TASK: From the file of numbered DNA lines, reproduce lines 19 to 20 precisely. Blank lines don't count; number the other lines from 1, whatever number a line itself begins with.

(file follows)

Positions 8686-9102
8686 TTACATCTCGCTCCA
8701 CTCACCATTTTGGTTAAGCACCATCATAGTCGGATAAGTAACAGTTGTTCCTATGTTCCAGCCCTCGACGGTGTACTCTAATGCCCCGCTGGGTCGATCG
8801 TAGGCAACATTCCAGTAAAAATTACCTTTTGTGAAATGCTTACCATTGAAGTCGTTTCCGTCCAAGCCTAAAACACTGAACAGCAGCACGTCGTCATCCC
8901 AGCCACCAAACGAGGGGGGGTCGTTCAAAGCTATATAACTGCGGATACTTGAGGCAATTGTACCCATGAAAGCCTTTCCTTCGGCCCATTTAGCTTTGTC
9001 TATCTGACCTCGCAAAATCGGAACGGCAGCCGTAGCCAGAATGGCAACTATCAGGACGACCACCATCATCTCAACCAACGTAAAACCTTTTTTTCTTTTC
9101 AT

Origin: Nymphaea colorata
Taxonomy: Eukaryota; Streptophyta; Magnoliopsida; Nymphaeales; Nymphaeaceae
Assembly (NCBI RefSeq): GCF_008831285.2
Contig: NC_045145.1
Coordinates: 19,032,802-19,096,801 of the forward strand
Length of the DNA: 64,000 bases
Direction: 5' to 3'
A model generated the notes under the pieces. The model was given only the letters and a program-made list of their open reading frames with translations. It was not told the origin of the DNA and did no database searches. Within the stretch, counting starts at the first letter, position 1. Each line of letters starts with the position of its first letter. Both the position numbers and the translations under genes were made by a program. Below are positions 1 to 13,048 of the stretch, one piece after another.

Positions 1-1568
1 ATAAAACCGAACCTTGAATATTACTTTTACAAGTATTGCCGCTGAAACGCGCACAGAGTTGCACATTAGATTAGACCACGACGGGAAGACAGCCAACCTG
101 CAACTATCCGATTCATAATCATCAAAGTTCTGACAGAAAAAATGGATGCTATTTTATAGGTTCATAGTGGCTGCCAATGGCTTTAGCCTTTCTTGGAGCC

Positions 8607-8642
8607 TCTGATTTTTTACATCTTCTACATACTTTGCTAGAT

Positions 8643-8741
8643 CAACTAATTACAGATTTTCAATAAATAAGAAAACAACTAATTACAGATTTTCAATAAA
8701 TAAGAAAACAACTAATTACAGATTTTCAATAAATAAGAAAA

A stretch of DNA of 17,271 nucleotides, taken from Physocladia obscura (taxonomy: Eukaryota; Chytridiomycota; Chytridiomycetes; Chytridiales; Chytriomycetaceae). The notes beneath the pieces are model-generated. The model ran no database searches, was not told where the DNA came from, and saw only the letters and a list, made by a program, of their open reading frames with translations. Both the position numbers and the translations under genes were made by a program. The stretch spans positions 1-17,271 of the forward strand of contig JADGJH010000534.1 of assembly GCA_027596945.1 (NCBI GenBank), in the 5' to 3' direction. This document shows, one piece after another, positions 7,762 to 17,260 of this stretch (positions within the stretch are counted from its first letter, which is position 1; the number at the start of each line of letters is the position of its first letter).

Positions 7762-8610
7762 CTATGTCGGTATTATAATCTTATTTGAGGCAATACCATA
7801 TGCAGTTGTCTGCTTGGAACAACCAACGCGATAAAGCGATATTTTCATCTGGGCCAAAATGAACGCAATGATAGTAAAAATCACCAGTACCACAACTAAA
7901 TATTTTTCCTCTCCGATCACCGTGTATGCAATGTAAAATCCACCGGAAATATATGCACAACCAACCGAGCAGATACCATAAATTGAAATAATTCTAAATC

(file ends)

Positions 8607-8642
8607 TCTGATTTTTTACATCTTCTACATACTTTGCTAGAT